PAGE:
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Weight‐related teasing (WT) is associated with poor mental health. This study examined whether weight status moderates the relationship between WT and psychosomatic symptoms within a representative sample of school‐aged youth.
Data are from the Canadian 2013/2014 Health Behaviour in School‐aged Children Survey, a nationally representative sample of youth in Grades 6–10. WT, psychosomatic symptoms and body mass index (BMI) were self‐reported.
The final sample consisted of 20,277 youth (mean age=14.2years; 50.2% female). The prevalence who reported being WT at least once a week was 4.6%, 8.1% and 17.3% among youth with normal weight, overweight, and obesity, respectively (p<0.001). There was a gradient relationship between the frequency of WT and psychosomatic symptoms (p<0.001). By comparison to youth that were not WT, psychosomatic symptom z‐scores were significantly (p<0.05) higher in youth that were WT one to two times in the past few months (0.47, 95% CI: 0.41–0.53), two to three times per month (0.65, 0.52–0.77), about once a week (0.82, 0.71–0.93) and several times a week (0.98, 0.84–1.12). However, the WT*BMI category interaction term was not significant (p=0.86).
Victims of WT experienced more psychosomatic symptoms independent of BMI category; however, BMI category did not moderate the association between WT and psychosomatic symptoms.
Although young people are bullied for a variety of reasons, past studies indicate that the primary reason is their weight 1. Weight biases begin early in childhood 2, and negative weight‐related attitudes exist as early as age three or four 3. Elementary school students with overweight and obesity experience stigma and increased bullying, which increases in severity and frequency as they enter middle school and remains highly prevalent throughout high school 2. Findings indicate that up to one in four young people are victims of weight‐related teasing (WT) 4, 5, 6. Prevalences of WT are similar across race/ethnicity, but vary by gender, age and body mass index (BMI) status 4, 5, 6.
Weight‐related teasing can negatively influence the mental health of youth. It is associated with an increase in the severity and frequency of anxiety and depressive symptoms 4, 7. Youth living with obesity who are victims of WT are more likely to have a low self‐esteem and poor body dissatisfaction than are youth living with obesity who are not victims of WT 2. Victims of WT are two to three times more likely to experience suicidal ideation 8. Poor mental health is an area of concern among youth given its rising prevalence 9 and relationship to psychiatric disorders in adulthood 10.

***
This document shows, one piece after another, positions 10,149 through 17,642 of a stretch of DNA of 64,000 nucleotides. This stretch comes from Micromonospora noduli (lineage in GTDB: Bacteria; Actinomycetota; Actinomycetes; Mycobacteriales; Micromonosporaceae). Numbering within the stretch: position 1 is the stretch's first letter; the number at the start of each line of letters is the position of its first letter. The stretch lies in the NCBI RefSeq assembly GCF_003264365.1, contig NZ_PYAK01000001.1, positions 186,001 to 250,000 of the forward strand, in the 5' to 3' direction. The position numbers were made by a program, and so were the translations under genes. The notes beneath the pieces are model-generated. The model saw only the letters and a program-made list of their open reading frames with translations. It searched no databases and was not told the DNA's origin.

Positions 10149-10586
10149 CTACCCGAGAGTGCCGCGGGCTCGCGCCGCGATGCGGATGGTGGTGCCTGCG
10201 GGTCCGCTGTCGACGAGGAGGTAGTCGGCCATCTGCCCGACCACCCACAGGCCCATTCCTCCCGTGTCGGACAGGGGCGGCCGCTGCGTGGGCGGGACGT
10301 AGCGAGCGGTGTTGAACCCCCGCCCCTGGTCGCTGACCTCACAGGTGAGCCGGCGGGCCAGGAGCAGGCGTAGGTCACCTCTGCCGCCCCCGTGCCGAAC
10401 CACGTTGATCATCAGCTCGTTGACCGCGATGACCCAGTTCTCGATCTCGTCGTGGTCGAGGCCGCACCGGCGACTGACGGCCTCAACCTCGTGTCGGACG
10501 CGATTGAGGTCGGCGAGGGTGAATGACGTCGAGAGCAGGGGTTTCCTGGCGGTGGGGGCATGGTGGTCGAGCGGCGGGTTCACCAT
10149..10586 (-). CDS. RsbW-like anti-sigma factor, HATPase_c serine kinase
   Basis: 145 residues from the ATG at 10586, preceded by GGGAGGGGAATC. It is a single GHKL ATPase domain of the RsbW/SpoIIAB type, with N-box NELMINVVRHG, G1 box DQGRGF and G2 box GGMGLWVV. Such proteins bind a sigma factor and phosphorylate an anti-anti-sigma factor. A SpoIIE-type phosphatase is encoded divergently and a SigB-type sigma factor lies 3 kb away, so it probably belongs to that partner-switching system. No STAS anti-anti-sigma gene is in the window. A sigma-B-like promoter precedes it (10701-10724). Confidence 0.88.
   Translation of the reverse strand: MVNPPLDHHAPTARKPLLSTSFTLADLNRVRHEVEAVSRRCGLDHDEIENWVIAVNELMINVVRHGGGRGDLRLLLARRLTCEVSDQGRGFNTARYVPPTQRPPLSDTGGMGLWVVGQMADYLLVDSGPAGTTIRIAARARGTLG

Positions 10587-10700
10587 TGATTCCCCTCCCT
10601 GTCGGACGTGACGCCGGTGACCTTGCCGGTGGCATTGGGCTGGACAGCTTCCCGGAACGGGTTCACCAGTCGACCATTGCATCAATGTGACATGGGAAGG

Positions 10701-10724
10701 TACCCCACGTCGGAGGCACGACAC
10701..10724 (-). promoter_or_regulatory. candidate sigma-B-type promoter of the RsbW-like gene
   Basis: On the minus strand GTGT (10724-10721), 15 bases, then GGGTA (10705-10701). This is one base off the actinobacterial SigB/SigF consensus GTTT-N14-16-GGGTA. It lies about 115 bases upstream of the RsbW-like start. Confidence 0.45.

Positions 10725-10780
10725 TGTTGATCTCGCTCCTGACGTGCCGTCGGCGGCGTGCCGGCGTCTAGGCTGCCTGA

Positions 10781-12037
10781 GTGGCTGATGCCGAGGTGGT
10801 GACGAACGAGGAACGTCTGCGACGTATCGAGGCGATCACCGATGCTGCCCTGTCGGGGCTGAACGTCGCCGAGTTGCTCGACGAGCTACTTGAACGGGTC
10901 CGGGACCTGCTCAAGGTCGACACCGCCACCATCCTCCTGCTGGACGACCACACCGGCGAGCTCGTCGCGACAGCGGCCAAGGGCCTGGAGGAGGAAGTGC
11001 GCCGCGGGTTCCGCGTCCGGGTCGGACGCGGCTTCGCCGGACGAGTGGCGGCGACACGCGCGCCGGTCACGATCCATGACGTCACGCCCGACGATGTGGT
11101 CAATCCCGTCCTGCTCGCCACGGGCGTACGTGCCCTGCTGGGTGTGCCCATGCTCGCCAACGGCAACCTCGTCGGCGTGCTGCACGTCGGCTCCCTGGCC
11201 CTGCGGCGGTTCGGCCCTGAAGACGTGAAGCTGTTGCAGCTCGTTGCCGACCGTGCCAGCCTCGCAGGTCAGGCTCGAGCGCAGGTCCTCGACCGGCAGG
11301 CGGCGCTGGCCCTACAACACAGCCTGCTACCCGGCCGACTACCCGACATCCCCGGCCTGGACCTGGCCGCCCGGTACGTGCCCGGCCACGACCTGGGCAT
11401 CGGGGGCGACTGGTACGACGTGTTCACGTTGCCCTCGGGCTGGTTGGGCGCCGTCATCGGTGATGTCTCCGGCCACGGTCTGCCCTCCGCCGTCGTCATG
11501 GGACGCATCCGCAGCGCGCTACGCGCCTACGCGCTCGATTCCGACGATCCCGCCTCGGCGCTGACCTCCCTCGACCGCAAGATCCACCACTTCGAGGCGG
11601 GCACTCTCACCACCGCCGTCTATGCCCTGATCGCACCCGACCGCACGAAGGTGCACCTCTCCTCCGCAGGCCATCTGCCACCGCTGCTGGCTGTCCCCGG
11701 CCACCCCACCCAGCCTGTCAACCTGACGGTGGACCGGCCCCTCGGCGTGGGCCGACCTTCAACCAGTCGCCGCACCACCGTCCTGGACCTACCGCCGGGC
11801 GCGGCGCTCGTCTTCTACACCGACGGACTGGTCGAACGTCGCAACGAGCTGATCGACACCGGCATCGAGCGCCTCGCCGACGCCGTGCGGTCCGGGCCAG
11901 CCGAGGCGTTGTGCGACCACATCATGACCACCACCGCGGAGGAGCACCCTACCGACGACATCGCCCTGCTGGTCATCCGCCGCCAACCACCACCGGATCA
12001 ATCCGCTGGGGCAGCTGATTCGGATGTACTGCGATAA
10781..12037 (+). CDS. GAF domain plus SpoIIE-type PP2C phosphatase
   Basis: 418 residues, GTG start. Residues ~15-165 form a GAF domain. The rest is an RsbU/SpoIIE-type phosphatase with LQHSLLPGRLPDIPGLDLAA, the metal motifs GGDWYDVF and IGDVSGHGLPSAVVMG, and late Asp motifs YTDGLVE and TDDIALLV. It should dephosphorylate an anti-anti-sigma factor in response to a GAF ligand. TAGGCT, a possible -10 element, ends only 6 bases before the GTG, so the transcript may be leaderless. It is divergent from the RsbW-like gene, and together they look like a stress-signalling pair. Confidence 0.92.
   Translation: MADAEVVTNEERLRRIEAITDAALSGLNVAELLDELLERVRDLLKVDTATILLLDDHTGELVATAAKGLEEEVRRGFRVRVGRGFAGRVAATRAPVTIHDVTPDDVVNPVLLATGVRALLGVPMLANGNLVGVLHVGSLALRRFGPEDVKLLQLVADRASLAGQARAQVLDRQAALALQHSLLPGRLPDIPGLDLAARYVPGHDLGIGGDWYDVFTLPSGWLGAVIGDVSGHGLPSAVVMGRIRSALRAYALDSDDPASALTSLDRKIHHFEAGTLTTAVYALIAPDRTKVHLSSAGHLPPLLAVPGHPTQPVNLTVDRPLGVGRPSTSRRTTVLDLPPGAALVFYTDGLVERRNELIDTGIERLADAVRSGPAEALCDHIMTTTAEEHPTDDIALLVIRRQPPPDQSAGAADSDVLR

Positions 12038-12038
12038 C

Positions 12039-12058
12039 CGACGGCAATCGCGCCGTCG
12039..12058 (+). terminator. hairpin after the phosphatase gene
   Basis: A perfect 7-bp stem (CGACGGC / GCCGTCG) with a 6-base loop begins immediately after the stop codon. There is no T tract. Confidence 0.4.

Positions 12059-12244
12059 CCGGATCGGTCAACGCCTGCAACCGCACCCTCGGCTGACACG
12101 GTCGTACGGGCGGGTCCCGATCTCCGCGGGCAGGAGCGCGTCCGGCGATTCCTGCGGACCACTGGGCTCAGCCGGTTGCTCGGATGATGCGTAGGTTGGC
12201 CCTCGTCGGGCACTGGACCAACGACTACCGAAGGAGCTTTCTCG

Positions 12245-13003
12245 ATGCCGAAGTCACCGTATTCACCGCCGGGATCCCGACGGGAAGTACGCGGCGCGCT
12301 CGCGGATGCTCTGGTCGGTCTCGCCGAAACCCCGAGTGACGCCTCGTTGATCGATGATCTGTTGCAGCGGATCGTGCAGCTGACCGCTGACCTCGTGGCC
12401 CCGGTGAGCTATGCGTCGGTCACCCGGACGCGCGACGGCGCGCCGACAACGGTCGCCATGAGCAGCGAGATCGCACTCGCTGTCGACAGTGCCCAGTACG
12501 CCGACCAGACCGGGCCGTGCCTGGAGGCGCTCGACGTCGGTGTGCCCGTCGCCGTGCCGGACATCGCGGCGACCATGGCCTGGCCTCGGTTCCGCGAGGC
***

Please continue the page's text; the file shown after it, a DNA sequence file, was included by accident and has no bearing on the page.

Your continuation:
Overweight and obesity are highly prevalent conditions among youth across the globe, and a factor that needs warrants consideration is whether weight status moderates the relationship between WT and mental health. Although youth with overweight or obesity are more likely to be the victims of WT, WT occurs at all body shapes and sizes 4, 5, 11. At least two studies have considered whether weight status moderates the relationship between WT and mental health, and the findings from these studies are mixed. In a study of 2,793 youth (mean age=14.4years) from Minneapolis, MN, there was no evidence that weight status moderated the relationship between WT and symptoms of depression 12. Conversely, within 1,491 youth (mean age=14.7years) from Ottawa, Canada, the relationship between WT and depression scores was modestly stronger among youth with obesity (r=0.43) than among youth with a normal weight (r=0.32) 4. Given the scarcity and conflicting findings of this topic, further investigation is needed.
The primary objective of this study was to determine whether weight status moderated the relationship between WT victimization and psychosomatic symptoms within a large and representative sample of school‐aged Canadian youth. Psychosomatic symptoms are a measure of mental well‐being as the presence of these symptoms in the developing years contributes to the development of subsequent mental health conditions in adulthood 13. It was hypothesized that the relationship between WT and psychosomatic symptoms would be stronger among youth with overweight and obesity than among youth with a normal weight. Secondary objectives of this study were to estimate the prevalence of WT among Canadian youth and to determine whether WT varied by weight status.